Nursery Management

Learning to Lead an Early Years Setting

  • Learning to Lead an Early Years Setting

June O’Sullivan identifies the leadership qualities required to successfully steer your nursery through times of adversity and beyond…

Leading through difficult times is the test of any leader. It’s easy to be lauded when times are good, so it’ll be interesting to see how our new Prime Minister will be judged as he sets out his vision to lead us through the financial crisis and tries to persuade us that we’re all in this together. We watch for clues of good leadership, not least his ability to communicate his message and convince us to take up the baton of ‘Big Society’. The question we have to ask is whether we trust him and believe him to be credible. If we do, do we throw in the towel and follow him?

The difficult times faced by the Prime Minister are replicated in the early years sector and for early years leaders. We might not be solving the country’s financial deficit (although some of us might make a better go at it!) but we are going to have to cope with its consequences, as they transpire in each of our settings. Some of us are facing occupancy issues, local authority cuts, contract reductions and, consequently, reduced income. The possible outcome is limited funds, low staff morale, quality concerns, redundancies and possible closure or bankruptcy. It’s hardly an inspiring picture, but in the hands of the right leader such a situation can be turned into opportunity and success. So, how do we lead our way through this? What do our staff expect of us? What will help us keep the service alive, effective and in demand?

The right qualities

To begin with, we need to have a clear vision – in other words a direction of travel that we can explain to our staff and parents in such a way that they understand the consequences. Mr. Cameron has 70% of the population backing his cuts because he has persuaded us that they are critical to the long-term success of the country. We are all familiar with the figure of £83 billion. The early years leader has to set out their vision in equally clear terms. We need staff and parents to accept unpalatable decisions to reach a shared outcome. So, for example, while a pay freeze for staff and increased fees for parents is a painful message, it can be one that is accepted when all are persuaded that it will contribute to the long-term success of the nursery.

The next step is to be open and accountable. We are encouraged to contribute our views and send in feedback that will be heard. We have to do the same in the early years. One of the common complaints among nursery staff is that they are asked for feedback but never know what happens to it. Parents and staff are often critical of the trend towards consultation, which often feels more like a false promise than real engagement. The effective leader has to work with the staff and the customer to engage them in a real dialogue. We have to show what happened to the feedback, in a manner that is clear, obvious and, if necessary, personal. There is no better way to connect with a disaffected staff member than to give them the responsibility for selling the idea and finding out the weakness in your plan. It may be depressing to listen to the litany of what will go wrong, but it’s great data to then share with the optimistic, can-do team members who can turn all the problems into a workable plan.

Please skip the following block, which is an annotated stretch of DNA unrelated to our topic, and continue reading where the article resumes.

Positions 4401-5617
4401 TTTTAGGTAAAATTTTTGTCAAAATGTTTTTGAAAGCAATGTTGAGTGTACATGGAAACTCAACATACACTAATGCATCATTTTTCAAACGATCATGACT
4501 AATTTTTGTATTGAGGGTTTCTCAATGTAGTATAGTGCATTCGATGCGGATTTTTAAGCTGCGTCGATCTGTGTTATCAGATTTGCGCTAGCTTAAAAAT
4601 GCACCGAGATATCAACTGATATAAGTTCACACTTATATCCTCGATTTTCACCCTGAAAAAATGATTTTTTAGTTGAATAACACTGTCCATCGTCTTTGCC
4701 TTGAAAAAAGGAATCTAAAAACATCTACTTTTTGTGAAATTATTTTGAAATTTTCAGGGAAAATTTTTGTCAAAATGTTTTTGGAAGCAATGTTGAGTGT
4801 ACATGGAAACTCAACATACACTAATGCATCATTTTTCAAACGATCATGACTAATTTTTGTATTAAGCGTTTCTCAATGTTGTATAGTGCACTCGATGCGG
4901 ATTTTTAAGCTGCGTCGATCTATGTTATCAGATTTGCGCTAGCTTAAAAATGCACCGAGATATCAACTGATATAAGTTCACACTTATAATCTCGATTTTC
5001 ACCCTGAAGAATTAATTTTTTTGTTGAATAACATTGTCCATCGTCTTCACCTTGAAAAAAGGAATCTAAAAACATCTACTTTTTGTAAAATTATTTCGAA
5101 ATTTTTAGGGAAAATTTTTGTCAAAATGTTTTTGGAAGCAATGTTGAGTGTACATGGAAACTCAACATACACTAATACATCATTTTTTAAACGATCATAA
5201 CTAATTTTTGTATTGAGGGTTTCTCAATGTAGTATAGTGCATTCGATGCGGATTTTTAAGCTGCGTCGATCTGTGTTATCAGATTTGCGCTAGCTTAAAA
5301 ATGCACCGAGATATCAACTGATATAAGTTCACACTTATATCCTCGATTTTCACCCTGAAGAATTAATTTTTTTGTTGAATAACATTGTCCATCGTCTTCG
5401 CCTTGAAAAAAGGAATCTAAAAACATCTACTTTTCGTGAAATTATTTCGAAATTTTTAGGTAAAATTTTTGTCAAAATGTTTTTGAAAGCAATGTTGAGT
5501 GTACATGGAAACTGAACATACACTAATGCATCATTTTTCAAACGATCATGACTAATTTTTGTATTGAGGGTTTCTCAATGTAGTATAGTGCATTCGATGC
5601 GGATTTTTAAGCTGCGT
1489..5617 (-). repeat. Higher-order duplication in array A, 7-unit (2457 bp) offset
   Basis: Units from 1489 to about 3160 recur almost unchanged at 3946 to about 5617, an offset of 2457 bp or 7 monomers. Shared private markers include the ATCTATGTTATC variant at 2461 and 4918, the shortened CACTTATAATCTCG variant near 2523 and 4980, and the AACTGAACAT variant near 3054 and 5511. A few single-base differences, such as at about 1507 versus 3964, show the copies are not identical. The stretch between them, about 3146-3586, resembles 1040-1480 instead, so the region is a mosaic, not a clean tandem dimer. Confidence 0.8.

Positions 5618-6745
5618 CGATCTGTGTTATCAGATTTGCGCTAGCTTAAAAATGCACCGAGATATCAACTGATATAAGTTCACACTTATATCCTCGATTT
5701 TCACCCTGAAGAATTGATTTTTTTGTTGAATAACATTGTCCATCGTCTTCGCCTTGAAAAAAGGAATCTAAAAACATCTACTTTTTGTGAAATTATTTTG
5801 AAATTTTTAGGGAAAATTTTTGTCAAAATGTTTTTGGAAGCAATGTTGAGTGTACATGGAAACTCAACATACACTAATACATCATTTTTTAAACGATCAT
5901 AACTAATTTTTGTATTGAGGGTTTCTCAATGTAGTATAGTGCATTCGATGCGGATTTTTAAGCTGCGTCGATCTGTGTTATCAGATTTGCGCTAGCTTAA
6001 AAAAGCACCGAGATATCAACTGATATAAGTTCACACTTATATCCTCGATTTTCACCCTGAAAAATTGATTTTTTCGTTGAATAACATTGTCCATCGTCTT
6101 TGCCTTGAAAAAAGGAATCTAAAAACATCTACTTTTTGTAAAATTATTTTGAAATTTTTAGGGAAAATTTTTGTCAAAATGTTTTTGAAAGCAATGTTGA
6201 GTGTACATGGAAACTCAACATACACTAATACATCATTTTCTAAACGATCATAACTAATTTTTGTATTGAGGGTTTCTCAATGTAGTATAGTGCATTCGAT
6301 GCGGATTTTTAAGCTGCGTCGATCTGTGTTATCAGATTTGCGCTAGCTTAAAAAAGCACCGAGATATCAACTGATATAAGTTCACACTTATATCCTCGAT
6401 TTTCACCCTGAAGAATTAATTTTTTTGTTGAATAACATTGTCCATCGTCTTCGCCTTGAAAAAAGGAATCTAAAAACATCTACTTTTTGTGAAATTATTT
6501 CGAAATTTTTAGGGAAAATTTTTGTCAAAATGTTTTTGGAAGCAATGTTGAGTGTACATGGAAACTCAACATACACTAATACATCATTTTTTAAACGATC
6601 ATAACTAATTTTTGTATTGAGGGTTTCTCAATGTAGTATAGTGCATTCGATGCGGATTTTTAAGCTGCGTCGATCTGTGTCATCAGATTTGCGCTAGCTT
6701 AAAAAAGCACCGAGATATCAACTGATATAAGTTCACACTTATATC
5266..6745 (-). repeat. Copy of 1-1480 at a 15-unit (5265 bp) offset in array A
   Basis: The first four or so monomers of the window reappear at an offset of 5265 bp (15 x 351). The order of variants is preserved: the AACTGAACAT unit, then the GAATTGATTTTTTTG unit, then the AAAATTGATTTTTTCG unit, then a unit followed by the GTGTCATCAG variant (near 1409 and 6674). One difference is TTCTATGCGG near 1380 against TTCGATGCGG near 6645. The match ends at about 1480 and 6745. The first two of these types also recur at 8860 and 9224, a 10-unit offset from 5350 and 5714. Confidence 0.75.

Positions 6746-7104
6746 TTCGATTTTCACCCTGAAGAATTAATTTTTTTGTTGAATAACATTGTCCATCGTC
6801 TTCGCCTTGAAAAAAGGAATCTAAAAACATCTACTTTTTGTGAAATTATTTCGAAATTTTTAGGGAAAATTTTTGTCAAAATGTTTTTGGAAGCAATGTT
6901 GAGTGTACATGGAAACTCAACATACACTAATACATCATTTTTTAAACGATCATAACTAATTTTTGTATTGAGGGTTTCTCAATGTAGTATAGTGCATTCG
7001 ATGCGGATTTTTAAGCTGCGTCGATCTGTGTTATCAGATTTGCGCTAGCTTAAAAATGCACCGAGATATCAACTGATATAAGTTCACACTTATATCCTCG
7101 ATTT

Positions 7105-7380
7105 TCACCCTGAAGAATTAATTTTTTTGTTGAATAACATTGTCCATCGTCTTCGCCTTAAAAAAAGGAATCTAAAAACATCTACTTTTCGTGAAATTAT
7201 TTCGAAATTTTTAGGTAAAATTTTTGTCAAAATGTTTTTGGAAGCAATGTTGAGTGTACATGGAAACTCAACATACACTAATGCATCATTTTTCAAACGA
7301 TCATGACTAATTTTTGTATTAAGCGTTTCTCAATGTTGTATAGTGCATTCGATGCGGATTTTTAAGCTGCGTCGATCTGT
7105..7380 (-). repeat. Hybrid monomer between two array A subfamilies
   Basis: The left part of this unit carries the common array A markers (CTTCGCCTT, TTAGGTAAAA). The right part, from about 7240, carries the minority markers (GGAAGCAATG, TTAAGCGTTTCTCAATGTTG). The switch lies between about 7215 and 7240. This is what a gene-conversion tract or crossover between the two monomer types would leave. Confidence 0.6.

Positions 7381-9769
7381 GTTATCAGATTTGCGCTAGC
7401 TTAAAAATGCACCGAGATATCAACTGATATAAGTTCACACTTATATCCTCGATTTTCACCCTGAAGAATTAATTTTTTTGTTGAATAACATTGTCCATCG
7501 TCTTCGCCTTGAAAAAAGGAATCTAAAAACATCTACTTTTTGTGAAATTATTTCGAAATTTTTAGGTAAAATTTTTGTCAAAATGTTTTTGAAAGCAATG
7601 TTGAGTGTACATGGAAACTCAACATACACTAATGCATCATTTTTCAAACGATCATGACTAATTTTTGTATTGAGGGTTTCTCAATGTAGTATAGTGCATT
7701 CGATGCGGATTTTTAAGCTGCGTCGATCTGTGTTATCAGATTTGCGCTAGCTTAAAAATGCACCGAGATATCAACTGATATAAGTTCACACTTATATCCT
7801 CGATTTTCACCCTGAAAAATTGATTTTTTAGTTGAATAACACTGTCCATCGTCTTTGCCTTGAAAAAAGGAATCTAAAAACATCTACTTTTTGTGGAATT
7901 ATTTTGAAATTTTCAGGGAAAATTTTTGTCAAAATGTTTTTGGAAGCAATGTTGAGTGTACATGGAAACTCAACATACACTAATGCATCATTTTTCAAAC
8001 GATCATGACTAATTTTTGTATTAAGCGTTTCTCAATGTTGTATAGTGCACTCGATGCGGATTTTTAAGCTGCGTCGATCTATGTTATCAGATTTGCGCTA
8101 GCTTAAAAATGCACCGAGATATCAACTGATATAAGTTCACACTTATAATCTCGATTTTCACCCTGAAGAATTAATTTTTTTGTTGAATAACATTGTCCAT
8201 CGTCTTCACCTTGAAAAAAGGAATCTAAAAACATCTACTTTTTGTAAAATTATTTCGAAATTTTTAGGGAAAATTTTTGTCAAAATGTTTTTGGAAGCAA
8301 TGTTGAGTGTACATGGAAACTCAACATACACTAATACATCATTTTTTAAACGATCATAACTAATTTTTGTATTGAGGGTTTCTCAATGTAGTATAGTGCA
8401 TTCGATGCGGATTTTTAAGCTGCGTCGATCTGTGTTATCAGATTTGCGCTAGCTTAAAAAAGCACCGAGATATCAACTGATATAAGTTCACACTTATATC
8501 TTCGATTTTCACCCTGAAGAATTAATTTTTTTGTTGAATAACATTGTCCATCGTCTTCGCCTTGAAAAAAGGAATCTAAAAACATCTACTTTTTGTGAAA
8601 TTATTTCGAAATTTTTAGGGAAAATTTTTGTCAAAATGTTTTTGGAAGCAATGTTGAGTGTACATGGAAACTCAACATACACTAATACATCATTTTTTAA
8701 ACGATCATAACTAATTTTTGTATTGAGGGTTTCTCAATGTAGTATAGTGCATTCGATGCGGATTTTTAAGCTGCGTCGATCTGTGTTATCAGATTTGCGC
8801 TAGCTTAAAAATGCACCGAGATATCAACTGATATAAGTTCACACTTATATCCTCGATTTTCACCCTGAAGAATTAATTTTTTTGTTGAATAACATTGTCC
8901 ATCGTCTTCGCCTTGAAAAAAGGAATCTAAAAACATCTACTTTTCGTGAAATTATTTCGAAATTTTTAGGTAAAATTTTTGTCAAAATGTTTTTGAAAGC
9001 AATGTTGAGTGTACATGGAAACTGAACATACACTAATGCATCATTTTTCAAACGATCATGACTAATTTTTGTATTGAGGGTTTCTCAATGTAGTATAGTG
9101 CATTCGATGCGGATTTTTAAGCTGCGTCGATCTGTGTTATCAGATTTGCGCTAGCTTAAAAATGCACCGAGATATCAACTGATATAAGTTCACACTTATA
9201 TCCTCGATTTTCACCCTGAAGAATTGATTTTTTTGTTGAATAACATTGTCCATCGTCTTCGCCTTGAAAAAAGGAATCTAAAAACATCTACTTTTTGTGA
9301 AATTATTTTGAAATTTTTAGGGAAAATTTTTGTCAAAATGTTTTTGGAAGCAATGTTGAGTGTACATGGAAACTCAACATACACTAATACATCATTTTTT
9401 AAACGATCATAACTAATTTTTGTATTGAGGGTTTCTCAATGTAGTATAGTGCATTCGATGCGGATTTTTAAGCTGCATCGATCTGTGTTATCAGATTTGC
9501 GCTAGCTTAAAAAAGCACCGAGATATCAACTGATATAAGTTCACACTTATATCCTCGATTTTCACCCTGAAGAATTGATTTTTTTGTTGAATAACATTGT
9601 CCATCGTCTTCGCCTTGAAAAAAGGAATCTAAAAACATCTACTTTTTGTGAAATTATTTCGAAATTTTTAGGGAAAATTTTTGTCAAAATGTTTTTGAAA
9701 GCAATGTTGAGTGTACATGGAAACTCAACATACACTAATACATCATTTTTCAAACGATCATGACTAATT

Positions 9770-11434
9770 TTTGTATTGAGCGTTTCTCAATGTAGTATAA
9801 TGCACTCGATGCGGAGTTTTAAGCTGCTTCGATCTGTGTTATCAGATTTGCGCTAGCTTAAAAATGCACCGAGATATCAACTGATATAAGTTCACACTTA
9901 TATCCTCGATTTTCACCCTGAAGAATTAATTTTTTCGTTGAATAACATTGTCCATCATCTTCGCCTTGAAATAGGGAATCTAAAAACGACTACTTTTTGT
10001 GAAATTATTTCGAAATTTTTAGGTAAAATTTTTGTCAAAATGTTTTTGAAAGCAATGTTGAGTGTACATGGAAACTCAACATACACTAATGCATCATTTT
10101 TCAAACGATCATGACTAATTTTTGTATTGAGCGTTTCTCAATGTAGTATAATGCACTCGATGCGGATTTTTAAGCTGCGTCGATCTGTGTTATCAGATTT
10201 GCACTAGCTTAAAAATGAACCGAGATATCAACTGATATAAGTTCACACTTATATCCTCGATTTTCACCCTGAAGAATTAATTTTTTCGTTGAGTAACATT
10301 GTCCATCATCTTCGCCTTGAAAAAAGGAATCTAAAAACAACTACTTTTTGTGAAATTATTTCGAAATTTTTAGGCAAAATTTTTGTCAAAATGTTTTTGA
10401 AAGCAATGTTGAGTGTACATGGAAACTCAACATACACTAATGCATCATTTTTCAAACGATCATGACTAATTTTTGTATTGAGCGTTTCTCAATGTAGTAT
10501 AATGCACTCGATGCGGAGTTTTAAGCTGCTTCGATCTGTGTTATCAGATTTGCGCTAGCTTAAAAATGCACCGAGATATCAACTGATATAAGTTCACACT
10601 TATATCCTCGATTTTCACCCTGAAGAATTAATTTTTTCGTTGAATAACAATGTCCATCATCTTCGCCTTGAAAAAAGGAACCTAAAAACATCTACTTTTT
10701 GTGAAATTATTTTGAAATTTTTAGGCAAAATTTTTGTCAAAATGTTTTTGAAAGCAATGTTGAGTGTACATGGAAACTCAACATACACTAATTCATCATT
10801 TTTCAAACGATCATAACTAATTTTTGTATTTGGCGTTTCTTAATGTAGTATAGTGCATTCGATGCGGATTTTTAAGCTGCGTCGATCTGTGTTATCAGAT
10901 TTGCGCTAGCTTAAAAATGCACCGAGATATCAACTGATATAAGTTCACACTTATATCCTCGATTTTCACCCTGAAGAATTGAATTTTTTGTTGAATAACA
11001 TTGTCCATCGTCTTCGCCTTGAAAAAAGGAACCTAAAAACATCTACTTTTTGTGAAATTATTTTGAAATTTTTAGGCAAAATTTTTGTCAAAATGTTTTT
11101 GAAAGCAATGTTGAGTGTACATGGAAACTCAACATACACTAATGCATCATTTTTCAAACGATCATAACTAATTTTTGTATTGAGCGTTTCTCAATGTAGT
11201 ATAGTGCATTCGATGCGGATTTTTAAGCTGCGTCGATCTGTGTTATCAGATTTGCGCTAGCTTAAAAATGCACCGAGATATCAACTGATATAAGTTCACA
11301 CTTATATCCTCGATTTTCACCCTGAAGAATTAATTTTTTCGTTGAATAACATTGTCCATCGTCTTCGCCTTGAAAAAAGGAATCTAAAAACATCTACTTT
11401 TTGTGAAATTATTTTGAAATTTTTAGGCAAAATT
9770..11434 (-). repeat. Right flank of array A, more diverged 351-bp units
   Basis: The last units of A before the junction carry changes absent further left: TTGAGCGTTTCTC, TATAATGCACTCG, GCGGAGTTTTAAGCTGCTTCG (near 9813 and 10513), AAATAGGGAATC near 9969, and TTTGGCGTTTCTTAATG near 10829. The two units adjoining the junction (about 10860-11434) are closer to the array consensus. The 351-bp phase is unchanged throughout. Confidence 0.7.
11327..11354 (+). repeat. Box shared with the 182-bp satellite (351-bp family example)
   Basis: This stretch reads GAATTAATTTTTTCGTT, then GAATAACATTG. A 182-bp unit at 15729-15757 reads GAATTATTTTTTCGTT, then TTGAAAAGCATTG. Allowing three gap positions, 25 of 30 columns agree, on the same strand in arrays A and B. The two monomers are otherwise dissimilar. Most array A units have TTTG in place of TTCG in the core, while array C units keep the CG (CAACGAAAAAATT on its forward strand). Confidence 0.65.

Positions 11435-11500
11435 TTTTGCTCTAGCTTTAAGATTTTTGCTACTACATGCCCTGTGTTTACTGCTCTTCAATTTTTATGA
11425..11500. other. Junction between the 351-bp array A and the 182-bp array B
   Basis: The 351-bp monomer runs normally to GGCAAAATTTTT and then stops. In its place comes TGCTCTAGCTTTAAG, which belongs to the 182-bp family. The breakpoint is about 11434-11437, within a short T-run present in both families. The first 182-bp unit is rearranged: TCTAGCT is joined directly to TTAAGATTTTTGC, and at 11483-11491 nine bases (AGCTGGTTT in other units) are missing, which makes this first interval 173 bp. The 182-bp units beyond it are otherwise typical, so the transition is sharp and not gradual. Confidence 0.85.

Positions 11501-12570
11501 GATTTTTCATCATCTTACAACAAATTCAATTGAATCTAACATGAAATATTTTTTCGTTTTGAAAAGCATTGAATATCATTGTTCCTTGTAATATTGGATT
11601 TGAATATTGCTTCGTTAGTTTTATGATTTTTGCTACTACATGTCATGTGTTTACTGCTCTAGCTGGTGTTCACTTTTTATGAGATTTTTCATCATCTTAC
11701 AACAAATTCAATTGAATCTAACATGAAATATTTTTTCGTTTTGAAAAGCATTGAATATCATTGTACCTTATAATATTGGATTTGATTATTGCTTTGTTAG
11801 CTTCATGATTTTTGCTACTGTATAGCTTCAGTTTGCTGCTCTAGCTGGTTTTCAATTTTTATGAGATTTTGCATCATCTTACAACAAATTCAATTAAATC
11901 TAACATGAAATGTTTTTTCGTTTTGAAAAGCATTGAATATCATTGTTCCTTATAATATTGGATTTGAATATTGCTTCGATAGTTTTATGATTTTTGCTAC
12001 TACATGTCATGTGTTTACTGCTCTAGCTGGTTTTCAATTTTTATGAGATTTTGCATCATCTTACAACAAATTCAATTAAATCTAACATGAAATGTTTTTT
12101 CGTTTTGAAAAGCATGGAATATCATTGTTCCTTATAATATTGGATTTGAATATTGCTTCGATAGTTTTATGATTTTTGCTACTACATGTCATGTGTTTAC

Mr. Cameron could be accused of hiding behind Mr. Clegg, and often leaders in early years settings hide behind their deputies, or the owners, or the local authority – in fact anything they can hide behind. This is a bad move. Good leaders are credible; they gain the respect of their staff by being available, facing the challenges and conflict head on and being brave and courageous. Hannibal was at the head of his army when they crossed the Alps; he was not in the office doing paperwork!

Making changes

Good leaders must be pragmatic, so they can overcome unnecessary barriers to change and making improvements. Right now, many early years leaders have battened down the hatches, but many more have seen another way forward, a possibility for networks and consortia, shared bids and contracts. Some are using the time to expand and enter into new markets such as new baby places, two-year-old pilot places, apprentices and holiday care for the youngest children. Leaders who manage change rather than let it overwhelm them are more successful and lead better services. They make a real difference to the children in their care as well as to their staff. Good leaders care about their staff and want the best for them. They build in opportunities for improvement and development. Now is a good opportunity to give staff new opportunities within the setting. Leaders share, they don’t dump. They find clever ways to extend people and increase their knowledge. There is no better challenge to a creative staff member than to give them £10 and send them to Poundland to buy materials and resources to upgrade the treasure baskets!

So, to conclude, leading is hard at the best of times. It’s a complex process – if it were easy we would have a surfeit of good leaders! The logical extension is, therefore, that leading through difficult times is even harder. It requires someone with a clear vision, good communication, energy,  enthusiasm and the integrity to bring their staff and parents with them on a difficult journey. Mr. Cameron says he wants to be fair and he won’t forget the vulnerable. These principles should also resonate in the early years. We too are duty bound to give all children the best service, and to do this we need to be successful, capable and strong leaders.

June O’Sullivan is the CEO of the London Early Years Foundation.